Research roundup

A look at the most exciting scientific discoveries and news of the past month

Genetic analysis reveals social interactions between Neanderthals and early Modern Humans

Neanderthals are the closest genetic ancestor to early modern humans (homo sapiens) and are studied to understand more about the ancestral history of early modern humans. Studying Neanderthal genetic composition, however, is no small feat. Approximately 40,000 years ago, these archaic humans had all but vanished, leaving very little remains from which to glean genetic data. Some scientists speculate their disappearance is closely related to the advent of homo sapiens, who may have hunted them to extinction. Others that it was the Neanderthals failure to adapt to harsh environmental conditions that lead to their demise, or a combination of both. The resulting lack of access to high quality genomic data of Neanderthals has made it difficult for scientists to reconstruct their history and genetic contribution to present-day humans.

 

Recently however, a massive collaboration between scientists in America and Europe utilised an improved DNA analysis technology, that allows the reconstruction of DNA sequences from bone samples that are contaminated or not well preserved. With this technology in hand, the scientists analysed 45,500 year old bone fragments from a female Neanderthal found in a cave in Croatia. This helped them piece together a clearer picture of their social interactions with early modern humans and the social dynamics within their own populations.

 

Smaller genetic variance in this female Neanderthal’s DNA was observed, suggesting that Neanderthals lived in small population groups numbering around 3000 individuals. The data also indicated a significant degree of inbreeding within the population of this female Neanderthal, with her parents being related at the level of half-siblings. The DNA sequence generated from these bone samples was compared with present-day human DNA sequences, revealing that 10-20% more of Neanderthal DNA is found in present-day humans. The genotypes acquired from Neanderthals by humans were on the whole considered to be deleterious, affecting our susceptibility to diseases with some of the genotypes being linked to schizophrenia, eating disorders and rheumatoid arthritis.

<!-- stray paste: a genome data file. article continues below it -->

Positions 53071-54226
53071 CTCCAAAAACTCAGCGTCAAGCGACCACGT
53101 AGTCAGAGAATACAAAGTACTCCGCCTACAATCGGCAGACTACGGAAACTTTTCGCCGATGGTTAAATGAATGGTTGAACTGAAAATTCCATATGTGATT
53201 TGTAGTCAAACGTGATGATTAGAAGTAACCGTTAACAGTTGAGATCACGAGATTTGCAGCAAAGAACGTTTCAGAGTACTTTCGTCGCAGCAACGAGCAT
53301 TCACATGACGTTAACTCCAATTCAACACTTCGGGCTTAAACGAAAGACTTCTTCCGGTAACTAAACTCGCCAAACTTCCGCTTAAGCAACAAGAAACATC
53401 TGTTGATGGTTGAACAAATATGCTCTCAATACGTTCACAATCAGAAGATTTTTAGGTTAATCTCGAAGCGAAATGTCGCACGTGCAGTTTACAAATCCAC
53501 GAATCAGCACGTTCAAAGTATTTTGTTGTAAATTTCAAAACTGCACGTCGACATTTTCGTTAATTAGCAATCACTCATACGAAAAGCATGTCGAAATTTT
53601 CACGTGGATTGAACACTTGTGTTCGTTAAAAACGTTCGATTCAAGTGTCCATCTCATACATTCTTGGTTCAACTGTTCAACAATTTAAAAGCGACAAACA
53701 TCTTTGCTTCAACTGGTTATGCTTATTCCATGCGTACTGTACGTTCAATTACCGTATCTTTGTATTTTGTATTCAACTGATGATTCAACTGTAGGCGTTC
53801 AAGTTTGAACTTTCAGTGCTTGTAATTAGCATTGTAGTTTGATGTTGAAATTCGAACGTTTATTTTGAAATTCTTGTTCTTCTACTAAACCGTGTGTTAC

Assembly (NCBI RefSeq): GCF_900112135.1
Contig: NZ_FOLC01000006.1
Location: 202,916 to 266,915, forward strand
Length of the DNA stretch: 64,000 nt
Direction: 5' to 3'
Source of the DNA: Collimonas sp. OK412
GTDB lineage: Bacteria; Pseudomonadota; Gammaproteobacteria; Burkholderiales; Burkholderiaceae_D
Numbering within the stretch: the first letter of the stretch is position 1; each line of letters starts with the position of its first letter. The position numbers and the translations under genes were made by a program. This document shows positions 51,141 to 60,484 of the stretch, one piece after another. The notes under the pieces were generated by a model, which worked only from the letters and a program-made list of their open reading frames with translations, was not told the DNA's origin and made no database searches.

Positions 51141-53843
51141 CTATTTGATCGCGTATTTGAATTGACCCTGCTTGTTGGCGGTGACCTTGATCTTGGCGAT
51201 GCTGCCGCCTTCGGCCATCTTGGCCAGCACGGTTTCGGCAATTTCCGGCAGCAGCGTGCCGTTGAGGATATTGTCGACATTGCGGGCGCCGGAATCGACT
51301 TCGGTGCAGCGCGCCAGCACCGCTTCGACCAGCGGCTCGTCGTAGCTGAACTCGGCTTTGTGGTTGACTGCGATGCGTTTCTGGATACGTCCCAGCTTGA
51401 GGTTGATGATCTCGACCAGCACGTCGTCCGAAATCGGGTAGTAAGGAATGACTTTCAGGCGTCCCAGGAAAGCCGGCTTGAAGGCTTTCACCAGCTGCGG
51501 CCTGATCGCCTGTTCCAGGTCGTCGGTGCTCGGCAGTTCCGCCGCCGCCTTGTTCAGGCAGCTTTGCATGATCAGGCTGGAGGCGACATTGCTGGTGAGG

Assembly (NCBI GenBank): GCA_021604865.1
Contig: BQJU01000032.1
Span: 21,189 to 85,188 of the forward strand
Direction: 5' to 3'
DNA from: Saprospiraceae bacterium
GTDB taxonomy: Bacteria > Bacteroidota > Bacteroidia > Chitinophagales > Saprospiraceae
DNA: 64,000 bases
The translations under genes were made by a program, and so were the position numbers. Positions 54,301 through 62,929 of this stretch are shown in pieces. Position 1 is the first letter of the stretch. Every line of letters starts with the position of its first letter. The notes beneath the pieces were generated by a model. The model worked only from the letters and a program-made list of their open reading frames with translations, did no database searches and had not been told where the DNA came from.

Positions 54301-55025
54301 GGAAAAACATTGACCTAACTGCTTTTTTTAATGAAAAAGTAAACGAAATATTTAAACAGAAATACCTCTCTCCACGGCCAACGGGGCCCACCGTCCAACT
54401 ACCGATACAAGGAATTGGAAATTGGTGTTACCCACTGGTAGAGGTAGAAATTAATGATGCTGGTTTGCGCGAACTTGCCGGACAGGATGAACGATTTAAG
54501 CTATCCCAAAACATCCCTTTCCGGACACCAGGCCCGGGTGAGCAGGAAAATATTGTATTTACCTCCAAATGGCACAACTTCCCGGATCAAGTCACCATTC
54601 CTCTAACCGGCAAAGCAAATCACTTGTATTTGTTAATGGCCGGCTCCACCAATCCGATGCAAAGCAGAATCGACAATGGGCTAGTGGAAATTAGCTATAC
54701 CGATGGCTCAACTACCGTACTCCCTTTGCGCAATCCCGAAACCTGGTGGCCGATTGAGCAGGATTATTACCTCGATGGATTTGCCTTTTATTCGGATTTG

American Court rules against Open-Access website Sci-Hub in lawsuit filed by American Chemical Society

A US court in the district of Virginia recently ruled against SciHub, an illicit website which provides free access to paywalled scientific papers published by the likes of Nature, Science and the American Chemical Society (ACS). The lawsuit was filed by ACS for copyright infringement, trademark counterfeiting and trademark infringement and SciHub have been ordered to pay 4.8 million dollars in damages to the publication.

 

This is not the first time a lawsuit has been brought against SciHub. Publishing giant Elsevier brought a similar lawsuit against SciHub earlier this year, which SciHub also lost and were ordered to pay 15 million dollars in damages. The website, founded by Neuroscientist Alexandra Elbakyan, is unlikely to pay out anything to either publications however, as they are based in Russia, outside of the court’s jurisdiction. It is estimated that SciHub contains as much as 98.8% of all papers published by ACS and 85% of papers from all other paywalled journals.

 

The court also ordered search engines, internet service providers (ISPs) and web-hosting sites to cease facilitating any domains and websites which may host SciHub. This is unlikely to stop SciHub either, as previous attempts have been made to shut the website down, only for it to pop up again using a different domain. Search engines and ISPs may, too, be hesitant to delist the website as many of them adhere to the internet freedom movement and open access to scientific research. The topic has long been a controversial one, with some individuals siding with SciHub in providing free access to scientific papers in the face of exorbitant fees charged by publishers for access. Undoubtedly, there will be plenty more legal wrangling to come.